Miss Sarajevo

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"Miss Sarajevo"
Single by Passengers featuring Luciano Pavarotti
from the album Original Soundtracks 1
  • "Bottoms (Watashitachi no Ookina Yume)"
  • "Viva Davidoff"
Released20 November 1995
  • Westside (London)
  • Hanover (Dublin)
  • 5:41 (album version)
  • 5:19 (single edit)
  • 4:32 (radio edit)
  • U2
  • Brian Eno
U2 singles chronology
"Hold Me, Thrill Me, Kiss Me, Kill Me"
"Miss Sarajevo"

"Miss Sarajevo" is a song by Irish rock band U2 and British musician Brian Eno, credited to the pseudonym "Passengers". It was released on 20 November 1995 as the only single from their album Original Soundtracks 1. Italian tenor Luciano Pavarotti makes a vocal appearance, singing the opera solo. The song was written about a group of women who held a beauty pageant during the Siege of Sarajevo as an act of defiance.

"Miss Sarajevo" appears on U2's compilation The Best of 1990–2000 and was covered by George Michael on his album Songs from the Last Century. While the song did not enter the US Billboard Hot 100, it reached number six on the UK Singles Chart and was a top-10 hit in many other European countries. U2 vocalist Bono cites "Miss Sarajevo" as his favourite U2 song.[1]


U2 first became involved with Sarajevo during the Bosnian War, which stemmed from the ethnic struggle between Bosnian Serb and Bosnian Muslim government forces. Once Bosnia and Herzegovina had declared their independence from Yugoslavia, the Serbs from Sarajevo suburbs surrounded the capital, Sarajevo, as they planned to include a territory of the country as part of their new Serbian state of Republika Srpska.[2] It was the longest siege of a capital city in the history of modern warfare, lasting from April 1992 until February 1996.[3] The population of Sarajevo was reduced to poverty, no longer having access to public transit, water, gas and electricity, depending greatly on relief agencies. By October 1992, no-fly zones were established by the United Nations, making it difficult for any media cover or relief plans to be sent into the country.[4]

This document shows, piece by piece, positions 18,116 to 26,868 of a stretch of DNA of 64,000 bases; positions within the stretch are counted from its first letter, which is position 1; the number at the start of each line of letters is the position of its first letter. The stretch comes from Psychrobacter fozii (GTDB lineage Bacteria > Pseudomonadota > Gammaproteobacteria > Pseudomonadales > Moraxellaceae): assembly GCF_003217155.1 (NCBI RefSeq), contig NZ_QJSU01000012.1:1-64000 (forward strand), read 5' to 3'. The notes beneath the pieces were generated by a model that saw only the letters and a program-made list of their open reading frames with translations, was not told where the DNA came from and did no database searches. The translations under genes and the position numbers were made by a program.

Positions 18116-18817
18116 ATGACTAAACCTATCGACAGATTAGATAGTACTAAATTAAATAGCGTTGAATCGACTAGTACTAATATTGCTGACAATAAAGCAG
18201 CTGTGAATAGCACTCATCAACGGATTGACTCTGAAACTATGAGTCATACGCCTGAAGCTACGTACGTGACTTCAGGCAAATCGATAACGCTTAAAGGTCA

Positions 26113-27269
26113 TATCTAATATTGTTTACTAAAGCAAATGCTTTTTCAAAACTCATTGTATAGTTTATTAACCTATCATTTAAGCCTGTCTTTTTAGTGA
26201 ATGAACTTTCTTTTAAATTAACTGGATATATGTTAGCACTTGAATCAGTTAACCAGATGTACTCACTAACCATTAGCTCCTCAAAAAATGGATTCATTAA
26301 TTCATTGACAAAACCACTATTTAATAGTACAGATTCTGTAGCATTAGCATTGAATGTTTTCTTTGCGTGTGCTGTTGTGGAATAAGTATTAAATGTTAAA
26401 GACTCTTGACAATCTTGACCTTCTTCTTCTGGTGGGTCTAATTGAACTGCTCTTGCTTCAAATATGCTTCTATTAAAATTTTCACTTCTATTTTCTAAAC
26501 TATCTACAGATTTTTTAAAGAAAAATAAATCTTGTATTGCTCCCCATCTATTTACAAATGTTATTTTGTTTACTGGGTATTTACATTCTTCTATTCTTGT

American journalist Bill Carter travelled to Sarajevo in the winter of 1993 to offer humanitarian aid and quickly found himself in the heart of the conflict. He lived for six months in a burnt-out office building, subsisting on baby food and whatever water he could find in the rivers and sewers and delivering food and medicine to those in need. Carter originally contacted U2 while they were on their Zoo TV Tour to show audiences the real people involved, feeling that the western media were ignoring the human aspect of the war. The band arranged for several satellite link-ups where Carter gave the locals—who had been cut off from communication with the rest of Europe for about a year and a half at this point—an opportunity to be heard before stadiums of thousands. The link-ups were brief and unedited.